Your Horse (UK) - - You Horse's Training -

Katie spends time en­cour­ag­ing Dil­lon to stretch. It’s cru­cial for him to de­velop the cor­rect out­line so he can work ef­fec­tively and safely, and be­come soft and sup­ple. “There’s no quick fix for this,” says Katie. “He spent all his work­ing life be­fore com­ing to us not hav­ing to worry about his out­line and his mus­cles aren’t yet ca­pa­ble of mak­ing the shape we need. “Long and low work is at the core of re­train­ing an ex-race­horse, es­pe­cially one who can be as sharp as Dil­lon. So, we al­ways start each ses­sion with stretch­ing.”

How to ride it

1 If your horse strug­gles to stretch, you’ll need to en­cour­age him all the way. 2 Go large and, al­though you’re only in walk, en­sure the pace is pur­pose­ful by us­ing your seat and hands to en­cour­age for­ward­ness. 3 Don’t be tempted to lower and widen your hands to get the stretch. Keep the weight even down both reins and carry your hands. 4 Just stretch­ing an inch at a time is enough in the ini­tial stages. 5 If he strug­gles to stretch at the start of the ses­sion, or he’s too fresh, work him up and to­gether for a few min­utes, then try again. Some horses may not stretch cor­rectly un­til fur­ther on in the ses­sion, so be flex­i­ble in your ap­proach. 6 If he’s happy to stretch, try it in ris­ing trot — only for half a cir­cle at first and then tran­si­tion back to walk for a few steps be­fore trot­ting again. Don’t ex­pect too much and praise him when he tries hard.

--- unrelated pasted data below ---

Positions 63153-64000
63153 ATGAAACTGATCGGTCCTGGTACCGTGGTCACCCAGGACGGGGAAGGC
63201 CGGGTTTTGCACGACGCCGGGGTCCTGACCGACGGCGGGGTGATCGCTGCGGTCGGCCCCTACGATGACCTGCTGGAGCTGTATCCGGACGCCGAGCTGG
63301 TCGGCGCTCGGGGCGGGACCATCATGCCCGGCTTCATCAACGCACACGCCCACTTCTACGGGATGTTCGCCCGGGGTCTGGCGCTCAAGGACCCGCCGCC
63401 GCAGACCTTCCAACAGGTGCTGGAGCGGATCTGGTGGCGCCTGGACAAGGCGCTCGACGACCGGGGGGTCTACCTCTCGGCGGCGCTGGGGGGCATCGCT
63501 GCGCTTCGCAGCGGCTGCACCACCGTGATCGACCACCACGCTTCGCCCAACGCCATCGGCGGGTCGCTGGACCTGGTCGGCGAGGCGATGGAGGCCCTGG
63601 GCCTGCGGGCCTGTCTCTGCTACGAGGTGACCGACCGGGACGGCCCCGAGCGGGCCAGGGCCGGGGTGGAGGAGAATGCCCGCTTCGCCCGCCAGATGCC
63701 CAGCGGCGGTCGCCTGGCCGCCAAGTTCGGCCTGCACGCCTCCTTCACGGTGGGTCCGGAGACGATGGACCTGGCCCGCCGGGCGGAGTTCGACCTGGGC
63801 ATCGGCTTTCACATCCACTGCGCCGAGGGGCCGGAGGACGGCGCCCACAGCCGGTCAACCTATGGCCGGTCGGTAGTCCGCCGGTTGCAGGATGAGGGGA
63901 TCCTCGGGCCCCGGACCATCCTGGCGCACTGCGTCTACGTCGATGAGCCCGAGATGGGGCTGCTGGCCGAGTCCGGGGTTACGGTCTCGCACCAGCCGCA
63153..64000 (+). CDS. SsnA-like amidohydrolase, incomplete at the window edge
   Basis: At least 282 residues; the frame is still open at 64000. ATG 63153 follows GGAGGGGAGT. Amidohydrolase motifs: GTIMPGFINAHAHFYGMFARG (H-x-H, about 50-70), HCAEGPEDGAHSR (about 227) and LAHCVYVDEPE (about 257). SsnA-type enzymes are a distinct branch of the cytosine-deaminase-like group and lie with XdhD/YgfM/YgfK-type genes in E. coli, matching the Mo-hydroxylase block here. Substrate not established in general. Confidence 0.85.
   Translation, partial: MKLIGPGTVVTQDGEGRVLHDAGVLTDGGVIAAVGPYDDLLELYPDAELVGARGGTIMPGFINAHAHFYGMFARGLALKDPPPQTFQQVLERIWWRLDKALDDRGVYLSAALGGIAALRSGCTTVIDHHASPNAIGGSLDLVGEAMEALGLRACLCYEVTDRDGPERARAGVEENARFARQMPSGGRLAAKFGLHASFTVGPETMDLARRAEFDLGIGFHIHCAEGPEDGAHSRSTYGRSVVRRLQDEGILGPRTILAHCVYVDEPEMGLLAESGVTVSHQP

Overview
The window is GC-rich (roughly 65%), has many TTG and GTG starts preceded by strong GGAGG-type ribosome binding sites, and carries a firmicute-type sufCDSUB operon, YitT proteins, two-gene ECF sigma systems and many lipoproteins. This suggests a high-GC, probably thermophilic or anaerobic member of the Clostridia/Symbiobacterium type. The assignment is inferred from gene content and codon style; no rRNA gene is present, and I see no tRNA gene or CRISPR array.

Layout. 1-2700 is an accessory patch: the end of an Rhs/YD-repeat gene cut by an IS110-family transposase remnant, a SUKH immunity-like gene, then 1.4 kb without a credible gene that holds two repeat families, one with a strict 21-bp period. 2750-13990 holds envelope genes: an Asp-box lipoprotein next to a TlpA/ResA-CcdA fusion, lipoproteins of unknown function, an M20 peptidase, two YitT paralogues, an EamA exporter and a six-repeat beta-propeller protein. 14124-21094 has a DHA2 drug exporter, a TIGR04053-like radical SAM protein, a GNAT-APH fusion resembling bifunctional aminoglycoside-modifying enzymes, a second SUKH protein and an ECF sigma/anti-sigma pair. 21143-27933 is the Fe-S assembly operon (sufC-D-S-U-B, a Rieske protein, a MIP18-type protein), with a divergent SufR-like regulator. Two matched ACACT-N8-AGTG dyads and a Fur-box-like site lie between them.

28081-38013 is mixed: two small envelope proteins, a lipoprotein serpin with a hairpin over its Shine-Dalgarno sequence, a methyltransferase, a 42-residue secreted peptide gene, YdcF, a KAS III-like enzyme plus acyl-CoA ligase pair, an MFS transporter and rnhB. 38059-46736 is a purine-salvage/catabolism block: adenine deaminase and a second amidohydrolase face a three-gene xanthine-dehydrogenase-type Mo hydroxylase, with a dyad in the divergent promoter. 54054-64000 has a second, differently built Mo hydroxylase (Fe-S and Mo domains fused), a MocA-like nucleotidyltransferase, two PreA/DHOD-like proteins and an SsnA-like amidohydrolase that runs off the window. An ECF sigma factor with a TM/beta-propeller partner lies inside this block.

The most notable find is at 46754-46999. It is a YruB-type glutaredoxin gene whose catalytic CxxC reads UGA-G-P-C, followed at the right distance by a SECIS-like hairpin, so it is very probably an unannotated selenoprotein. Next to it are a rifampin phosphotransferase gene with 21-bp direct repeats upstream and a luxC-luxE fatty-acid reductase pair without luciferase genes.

At first, Dil­lon finds it more dif­fi­cult to stretch out in trot

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